I, personally, have always enjoyed coding from a very early age. I sometimes don’t enjoy what the people who pay me have me working on, or other things about them, but when I get to actual coding I love it.

                            There’s a growing meme that we should all “have other interests” and I suppose that I do. I love my family, my Free Culture advocacy, bicycling and motorcycling. But I spend more time coding than doing any other thing, and I don’t see any problem with that.

                            1. 1

                              Rake in the money as fast as you can so you can move on to something you enjoy in retirement :)

                              Hah, I wish. My pay is pretty close to my means. I don’t have much pedigree, university, google, or otherwise.

                              There’s a growing meme that we should all “have other interests” and I suppose that I do.

                              I think that “meme” is just not being a workaholic 🙂

                            1. 8

                              It’s worth noting that static sites and CMSs are not mutually incompatible - I work on one, Netlify CMS, which connects to a hosted Git repo and edits the content within it, which triggers a rebuild of the site if you have a CI pipeline set up. There’s other ways to do it as well, such as using a CMS which serves content through an API API (GraphQL is typical for this kind of CMS) which your static site generator pulls from to build the site, and having the CMS ping a service which rebuilds the site when changes are made. The term for these kind of CMSs is “headless CMS” - it’s only involved in editing your content, and the actual building, deployment, and hosting of the site is totally orthogonal. There’s a list of headless CMSs at https://headlesscms.org/ (disclaimer: this site is run by Netlify, though it’s an open-source project with a repo at https://github.com/netlify/headlesscms.org/).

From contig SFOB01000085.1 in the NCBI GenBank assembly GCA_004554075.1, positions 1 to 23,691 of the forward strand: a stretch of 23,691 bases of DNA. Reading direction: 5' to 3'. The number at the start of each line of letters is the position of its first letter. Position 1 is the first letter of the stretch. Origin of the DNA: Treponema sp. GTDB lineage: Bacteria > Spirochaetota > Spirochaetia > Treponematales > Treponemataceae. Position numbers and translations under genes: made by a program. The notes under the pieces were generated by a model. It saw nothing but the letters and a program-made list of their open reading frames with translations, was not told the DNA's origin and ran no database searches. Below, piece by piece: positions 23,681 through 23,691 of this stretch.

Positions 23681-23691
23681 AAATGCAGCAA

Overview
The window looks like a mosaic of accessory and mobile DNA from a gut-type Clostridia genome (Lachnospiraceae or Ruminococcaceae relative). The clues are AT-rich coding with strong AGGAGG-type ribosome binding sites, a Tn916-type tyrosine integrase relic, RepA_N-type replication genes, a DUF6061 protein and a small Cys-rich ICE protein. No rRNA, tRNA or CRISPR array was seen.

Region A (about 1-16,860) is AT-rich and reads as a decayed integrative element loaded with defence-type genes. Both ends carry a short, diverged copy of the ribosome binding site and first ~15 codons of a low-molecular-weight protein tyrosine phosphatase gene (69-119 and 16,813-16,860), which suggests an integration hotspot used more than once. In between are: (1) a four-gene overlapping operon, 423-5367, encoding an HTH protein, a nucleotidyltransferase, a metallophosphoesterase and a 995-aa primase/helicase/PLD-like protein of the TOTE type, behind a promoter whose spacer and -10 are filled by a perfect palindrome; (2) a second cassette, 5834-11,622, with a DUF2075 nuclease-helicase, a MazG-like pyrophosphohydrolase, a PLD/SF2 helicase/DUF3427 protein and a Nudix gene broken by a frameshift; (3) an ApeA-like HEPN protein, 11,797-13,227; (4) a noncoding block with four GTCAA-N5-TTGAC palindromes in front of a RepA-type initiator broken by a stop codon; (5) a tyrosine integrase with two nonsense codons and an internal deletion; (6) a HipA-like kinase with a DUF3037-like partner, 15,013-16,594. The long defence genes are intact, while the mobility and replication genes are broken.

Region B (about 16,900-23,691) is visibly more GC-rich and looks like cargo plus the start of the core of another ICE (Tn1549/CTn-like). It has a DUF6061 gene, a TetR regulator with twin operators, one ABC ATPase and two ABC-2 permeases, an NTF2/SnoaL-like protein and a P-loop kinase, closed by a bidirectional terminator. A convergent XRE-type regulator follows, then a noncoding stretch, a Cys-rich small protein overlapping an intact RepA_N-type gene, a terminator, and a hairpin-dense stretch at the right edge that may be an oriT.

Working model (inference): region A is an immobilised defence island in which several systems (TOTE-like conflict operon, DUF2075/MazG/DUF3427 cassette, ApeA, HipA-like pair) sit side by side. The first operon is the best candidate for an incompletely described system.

1. 1

                                Awesome! I didn’t know this existed. I’m a huge fan of Netlify and use it for a lot of projects. Didn’t realize y’all have a CMS that works like that – I will investigate this fully.

                                Your service is fantastic. Super clean + useful.

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                                  There are a couple CMS options around. I’ve also been working on one: https://github.com/usetint

                                  1. 2

                                    Hey that looks sweet, and I was quite happy to see you support indieauth for sign in!

                                2. 1

                                  I’ve believe Gatsby also supports this via its WordPress plugin. I don’t know how well it works, but lot of people (especially non-developers) are comfortable with the WordPress UI, so it could be a nice combo.

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                                  Do not top-post.

                                  Keep quoted text small and relevant

                                  Sadly, this advice is just not followed most of the time on the mailing lists I follow. As much as top-posting bothers me, I have to resign myself to the fact that demanding it is basically me becoming the old man who yells at clouds. All attempts to stop it by others have not worked. I don’t think it’s going away.

                                  1. 1

                                    List managers could stop it by bouncing top-posts.

                                    1. 1

                                      I still reply to e-mails with top posts (although I’m on very few mailing lists these days and contribute to nearly zero).

                                      At least with personal e-mails, it makes more sense for your reply to be at the top and not have to scroll all the way to the bottom.